2018 Münster attack

On 7 April 2018, a man drove a van into people seated outside restaurants in a pedestrianised square in the old part of the German city of Münster. He killed four people and injured about 20 others, six of them seriously, before committing suicide.

2018 Münster attack
Münster, Kiepenkerl -- 2014 -- 0290.jpg
2018 Münster attack is located in North Rhine-Westphalia
2018 Münster attack
2018 Münster attack (North Rhine-Westphalia)
2018 Münster attack is located in Germany
2018 Münster attack
2018 Münster attack (Germany)
LocationMünster, Germany
Coordinates51°57′51.0″N 7°37′34.5″E / 51.964167°N 7.626250°E / 51.964167; 7.626250Coordinates: 51°57′51.0″N 7°37′34.5″E / 51.964167°N 7.626250°E / 51.964167; 7.626250
Date7 April 2018 (2018-04-07)
15:27 CEST (13:27 UTC)
Attack type
Vehicle-ramming attack
WeaponsMotor vehicle
Deaths5 (including the perpetrator)
PerpetratorJens Alexander Rüther
Location of the attack


Tributes at the spot where the attack took place, the sign translates to "WHY?"

On 7 April 2018, a man drove a camper van into people seated outside restaurants in a pedestrianised square in the old part of the German city of Münster.[1][2] Police said the attacker drove into "several cafe and restaurant terraces in a major square in the centre of Münster".[2] The perpetrator then shot himself dead.[2] It was then found that his van was booby-trapped with a pistol connected to a wire.

The attack initially killed three people, including the perpetrator, and also injured about 20 others, six seriously.[2] Another victim died on 26 April.[3] A Dutch victim who was in a coma after the attack died almost four months later on 29 July.[4]

Prior to the attack, Münster had been planning to install security bollards in public areas, although the list of public spaces regarded as high-risk and slated to receive bollards did not include the location of this attack.[5]


The attacker was identified by media sources as a 48-year-old German national named Jens Alexander Rüther, born about "an hour south" of the city,[6][7] who had previously suffered from psychiatric illness.[7]

Media reported that Rüther was born on 1 May 1969 and had resided in Münster. Deutsche Welle described him as a "wealthy designer."[1] He was later known as small-time criminal, who stole cell phones and car radios to finance his drug addiction. Local reports claimed that he had been in contact with certain far-right groups but had not been an extremist himself.[citation needed] He had said in the past that he wanted to commit suicide in a spectacular way. Authorities also considered the possibility that he committed the crime due to relationship problems.[8]

He came from the Sauerland, grew up in Madfeld and graduated from high school Petrinum Brilon.[9] There had been five criminal proceedings against Jens Ruther, three of them at the public prosecutor's office Münster and two at the Arnsberg public prosecutor's office. The proceedings in Arnsberg dealt with two “family disputes” from 2014 and 2016. In Münster, he was accused of driver flight (Germany) | unauthorized removal from the accident site (2015), property damage (2015) and fraud (2016) . All proceedings were terminated due to insufficient suspicion.[10]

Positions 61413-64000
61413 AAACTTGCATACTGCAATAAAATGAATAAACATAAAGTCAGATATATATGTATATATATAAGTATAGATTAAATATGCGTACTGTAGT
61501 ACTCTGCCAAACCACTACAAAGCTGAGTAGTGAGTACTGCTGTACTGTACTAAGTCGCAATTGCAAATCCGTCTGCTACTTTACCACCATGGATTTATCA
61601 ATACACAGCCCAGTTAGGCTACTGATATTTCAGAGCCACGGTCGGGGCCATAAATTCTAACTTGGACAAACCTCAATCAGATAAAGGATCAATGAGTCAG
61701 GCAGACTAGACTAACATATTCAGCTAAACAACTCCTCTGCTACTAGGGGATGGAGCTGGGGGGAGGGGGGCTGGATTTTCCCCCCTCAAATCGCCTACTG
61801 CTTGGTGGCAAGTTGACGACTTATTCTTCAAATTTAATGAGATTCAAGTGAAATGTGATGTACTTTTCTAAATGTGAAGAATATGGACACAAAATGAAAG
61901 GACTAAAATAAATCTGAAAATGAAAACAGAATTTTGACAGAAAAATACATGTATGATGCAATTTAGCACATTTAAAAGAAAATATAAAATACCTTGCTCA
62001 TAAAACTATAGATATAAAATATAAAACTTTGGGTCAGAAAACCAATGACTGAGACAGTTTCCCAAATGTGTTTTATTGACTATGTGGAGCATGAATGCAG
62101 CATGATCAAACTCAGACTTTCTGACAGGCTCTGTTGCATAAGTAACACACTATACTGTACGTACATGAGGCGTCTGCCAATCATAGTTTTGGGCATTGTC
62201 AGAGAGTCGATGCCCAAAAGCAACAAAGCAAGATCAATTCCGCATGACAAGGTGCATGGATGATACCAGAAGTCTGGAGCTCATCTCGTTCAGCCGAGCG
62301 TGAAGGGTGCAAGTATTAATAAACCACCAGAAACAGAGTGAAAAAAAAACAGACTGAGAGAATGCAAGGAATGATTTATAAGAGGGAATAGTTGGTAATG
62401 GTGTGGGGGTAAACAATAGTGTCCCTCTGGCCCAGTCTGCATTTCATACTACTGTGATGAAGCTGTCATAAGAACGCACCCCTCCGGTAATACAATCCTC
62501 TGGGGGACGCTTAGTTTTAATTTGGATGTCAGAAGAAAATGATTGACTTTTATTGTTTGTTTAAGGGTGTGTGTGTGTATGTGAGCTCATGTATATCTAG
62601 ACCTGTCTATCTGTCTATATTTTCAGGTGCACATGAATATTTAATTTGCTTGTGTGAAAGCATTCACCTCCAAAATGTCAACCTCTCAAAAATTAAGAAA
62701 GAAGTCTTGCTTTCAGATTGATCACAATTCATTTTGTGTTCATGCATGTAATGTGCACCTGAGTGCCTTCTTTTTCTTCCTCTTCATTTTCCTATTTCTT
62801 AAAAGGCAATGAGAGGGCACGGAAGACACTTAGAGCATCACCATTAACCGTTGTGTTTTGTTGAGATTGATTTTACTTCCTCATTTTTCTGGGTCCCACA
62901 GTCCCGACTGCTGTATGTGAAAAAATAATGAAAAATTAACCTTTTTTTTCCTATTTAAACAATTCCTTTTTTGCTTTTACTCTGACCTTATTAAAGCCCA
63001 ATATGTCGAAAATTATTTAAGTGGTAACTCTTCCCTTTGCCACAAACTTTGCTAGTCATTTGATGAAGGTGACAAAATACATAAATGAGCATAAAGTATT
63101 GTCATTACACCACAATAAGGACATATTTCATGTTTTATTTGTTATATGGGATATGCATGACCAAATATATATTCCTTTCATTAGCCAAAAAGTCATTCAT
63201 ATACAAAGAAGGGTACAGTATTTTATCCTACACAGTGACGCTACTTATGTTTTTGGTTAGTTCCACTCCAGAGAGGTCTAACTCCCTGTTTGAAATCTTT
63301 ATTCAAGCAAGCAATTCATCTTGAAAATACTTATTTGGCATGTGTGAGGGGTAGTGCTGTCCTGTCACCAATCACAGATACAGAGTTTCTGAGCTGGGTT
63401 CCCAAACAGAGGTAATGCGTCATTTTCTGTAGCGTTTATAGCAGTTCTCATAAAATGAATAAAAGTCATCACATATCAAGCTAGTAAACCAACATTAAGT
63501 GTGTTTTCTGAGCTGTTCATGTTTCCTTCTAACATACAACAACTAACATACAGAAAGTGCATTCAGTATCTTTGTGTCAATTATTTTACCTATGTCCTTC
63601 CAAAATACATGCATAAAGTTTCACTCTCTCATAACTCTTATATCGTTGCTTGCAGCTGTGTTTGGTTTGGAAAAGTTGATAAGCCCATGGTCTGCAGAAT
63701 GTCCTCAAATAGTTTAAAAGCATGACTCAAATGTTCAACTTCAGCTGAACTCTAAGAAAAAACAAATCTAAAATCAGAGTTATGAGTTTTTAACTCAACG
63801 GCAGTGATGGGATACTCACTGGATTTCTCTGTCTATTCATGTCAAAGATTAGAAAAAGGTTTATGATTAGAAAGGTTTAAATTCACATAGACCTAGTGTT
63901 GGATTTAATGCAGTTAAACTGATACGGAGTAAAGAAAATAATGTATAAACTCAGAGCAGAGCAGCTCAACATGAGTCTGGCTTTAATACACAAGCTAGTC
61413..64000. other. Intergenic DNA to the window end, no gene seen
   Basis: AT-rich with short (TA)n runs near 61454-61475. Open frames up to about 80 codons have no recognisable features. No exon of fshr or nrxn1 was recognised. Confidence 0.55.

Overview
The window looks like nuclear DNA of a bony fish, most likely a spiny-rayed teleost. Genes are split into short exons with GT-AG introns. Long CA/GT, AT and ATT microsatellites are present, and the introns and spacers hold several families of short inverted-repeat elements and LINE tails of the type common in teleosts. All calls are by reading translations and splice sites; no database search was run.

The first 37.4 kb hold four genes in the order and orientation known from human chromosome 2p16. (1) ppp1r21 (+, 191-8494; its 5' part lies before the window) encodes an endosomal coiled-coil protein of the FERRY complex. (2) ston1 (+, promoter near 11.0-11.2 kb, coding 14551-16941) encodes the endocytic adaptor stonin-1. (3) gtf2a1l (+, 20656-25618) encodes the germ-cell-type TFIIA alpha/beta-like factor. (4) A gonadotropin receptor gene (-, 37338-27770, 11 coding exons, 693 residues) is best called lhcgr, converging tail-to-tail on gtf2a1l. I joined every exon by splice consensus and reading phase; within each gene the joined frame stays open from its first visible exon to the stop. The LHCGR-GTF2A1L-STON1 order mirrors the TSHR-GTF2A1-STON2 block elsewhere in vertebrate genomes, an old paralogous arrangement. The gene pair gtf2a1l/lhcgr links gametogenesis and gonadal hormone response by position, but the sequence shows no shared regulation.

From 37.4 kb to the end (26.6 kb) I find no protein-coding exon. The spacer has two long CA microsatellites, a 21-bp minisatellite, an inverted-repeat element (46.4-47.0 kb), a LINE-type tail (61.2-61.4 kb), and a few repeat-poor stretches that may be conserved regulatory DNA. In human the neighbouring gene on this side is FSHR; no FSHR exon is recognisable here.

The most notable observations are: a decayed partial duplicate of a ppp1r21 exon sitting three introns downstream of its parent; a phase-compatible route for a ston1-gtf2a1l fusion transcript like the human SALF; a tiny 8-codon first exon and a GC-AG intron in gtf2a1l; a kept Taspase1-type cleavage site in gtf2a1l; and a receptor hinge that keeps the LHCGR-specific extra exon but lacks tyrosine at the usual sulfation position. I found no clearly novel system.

State Interior Minister Herbert Reul said on the day of the attack that there was no indication of an Islamist background of the attack.[7] On 18 April, Reul said that after an analysis by the security authorities, right-wing extremism was also ruled out as a motive. He said that, rather, the crime "had to do with the life" of the perpetrator and his "assignment of guilt".[11]

The crime was judged as extended suicide for personal reasons.[12]


Chancellor Angela Merkel said she was "deeply shocked" about the crime. President Frank-Walter Steinmeier expressed his condolences to the victims and relatives. Donald Trump and Vladimir Putin condemned the crime and offered their sympathies. A public memorial service was held on the following Sunday.[13]

See alsoEdit


  1. ^ a b Chelsom-Pill, Charlotte (10 April 2018). "German city of Münster searches for answers, days after deadly van attack". USA Today. DW. Retrieved 11 April 2018.
  2. ^ a b c d "Two killed in Germany as van ploughs into crowd in Muenster". BBC News. 7 April 2018. Retrieved 7 April 2018.
  3. ^ (www.dw.com), Deutsche Welle. "Münster attack victim dies weeks after rampage | DW | 26.04.2018". DW.COM. Retrieved 27 April 2018.
  4. ^ NOS news
  5. ^ "Do bollards offer protection against vehicle attacks?". DW. 8 March 2018. Retrieved 8 April 2018.
  6. ^ Huggler, Justin (8 April 2018). "German police arrest men suspected of terror plot on Berlin half marathon". The Telegraph. Retrieved 10 April 2018.
  7. ^ a b c Diehl, Jörg; Hagen, Kevin (7 April 2018). "Attacke in Münster: Täter soll psychische Probleme gehabt haben" [Attack in Münster: perpetrator has had mental health problems]. Spiegel Online (in German). Retrieved 7 April 2018.
  8. ^ Jens R. hat seine Tat offensichtlich perfide kalkuliert, Die Welt, 7 April 2018
  9. ^ Täter von Münster stammt aus Madfeld - Ein Dorf unter Schock
  10. ^ "Polizei und Staatsanwaltschaft geben weitere Ermittlungsergebnisse zum Tatgeschehen in Münster bekannt". Gemeinsame Presseerklärung der Staatsanwaltschaft Münster und der Polizei Münster. Retrieved 10 April 2018.
  11. ^ Kein rechtsextremer Hintergrund bei Todesfahrt von Münster, Rheinische Post, 19 April 2018
  12. ^ "Ermittler sind sich sicher: Fahrer handelte in Suizidabsicht". Gemeinsame Presseerklärung der Staatsanwaltschaft Münster und der Polizei Münster. Retrieved 10 April 2018.
  13. ^ Merkel "zutiefst erschüttert" – Trump und Putin kondolieren, Die Welt, 7 April 2018